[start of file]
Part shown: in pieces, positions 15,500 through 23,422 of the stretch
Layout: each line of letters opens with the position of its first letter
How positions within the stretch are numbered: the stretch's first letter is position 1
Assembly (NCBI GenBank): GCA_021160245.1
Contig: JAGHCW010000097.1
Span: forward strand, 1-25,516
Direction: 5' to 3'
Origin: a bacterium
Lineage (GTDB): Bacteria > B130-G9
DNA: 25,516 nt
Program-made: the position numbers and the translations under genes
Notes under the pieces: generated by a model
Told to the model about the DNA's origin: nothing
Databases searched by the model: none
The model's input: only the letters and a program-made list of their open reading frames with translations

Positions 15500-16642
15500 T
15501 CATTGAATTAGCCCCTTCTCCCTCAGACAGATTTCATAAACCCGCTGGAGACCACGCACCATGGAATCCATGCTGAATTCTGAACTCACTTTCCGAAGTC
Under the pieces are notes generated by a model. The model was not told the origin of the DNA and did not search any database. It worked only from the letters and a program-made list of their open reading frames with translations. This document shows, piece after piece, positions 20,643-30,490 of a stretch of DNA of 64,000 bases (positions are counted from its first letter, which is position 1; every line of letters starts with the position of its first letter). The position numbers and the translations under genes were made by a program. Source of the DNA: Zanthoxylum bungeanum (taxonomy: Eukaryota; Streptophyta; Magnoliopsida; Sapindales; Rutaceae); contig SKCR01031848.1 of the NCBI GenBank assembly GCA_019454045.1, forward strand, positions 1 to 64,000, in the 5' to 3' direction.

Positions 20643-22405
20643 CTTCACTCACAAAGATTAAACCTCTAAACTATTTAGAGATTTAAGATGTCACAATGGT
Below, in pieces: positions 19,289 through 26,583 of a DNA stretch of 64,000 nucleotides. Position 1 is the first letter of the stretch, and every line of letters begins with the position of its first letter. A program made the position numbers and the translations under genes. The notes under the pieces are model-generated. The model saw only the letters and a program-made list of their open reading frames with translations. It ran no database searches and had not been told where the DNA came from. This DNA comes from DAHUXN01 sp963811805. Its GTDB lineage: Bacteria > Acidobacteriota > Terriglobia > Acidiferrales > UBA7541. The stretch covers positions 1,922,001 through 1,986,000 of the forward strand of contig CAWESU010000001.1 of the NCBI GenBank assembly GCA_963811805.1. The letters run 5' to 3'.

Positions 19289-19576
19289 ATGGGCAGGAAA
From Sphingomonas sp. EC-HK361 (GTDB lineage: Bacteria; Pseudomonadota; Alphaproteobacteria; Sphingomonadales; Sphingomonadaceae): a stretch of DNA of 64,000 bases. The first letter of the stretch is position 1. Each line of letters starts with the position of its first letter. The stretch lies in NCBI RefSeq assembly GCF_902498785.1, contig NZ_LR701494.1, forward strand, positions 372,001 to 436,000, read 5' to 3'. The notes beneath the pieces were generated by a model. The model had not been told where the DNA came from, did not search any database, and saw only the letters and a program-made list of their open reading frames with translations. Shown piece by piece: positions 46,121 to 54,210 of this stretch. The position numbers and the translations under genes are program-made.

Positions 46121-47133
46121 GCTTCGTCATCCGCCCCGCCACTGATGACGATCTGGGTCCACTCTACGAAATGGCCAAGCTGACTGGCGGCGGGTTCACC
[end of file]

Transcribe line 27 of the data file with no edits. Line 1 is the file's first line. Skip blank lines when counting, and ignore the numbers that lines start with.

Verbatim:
46121 GCTTCGTCATCCGCCCCGCCACTGATGACGATCTGGGTCCACTCTACGAAATGGCCAAGCTGACTGGCGGCGGGTTCACC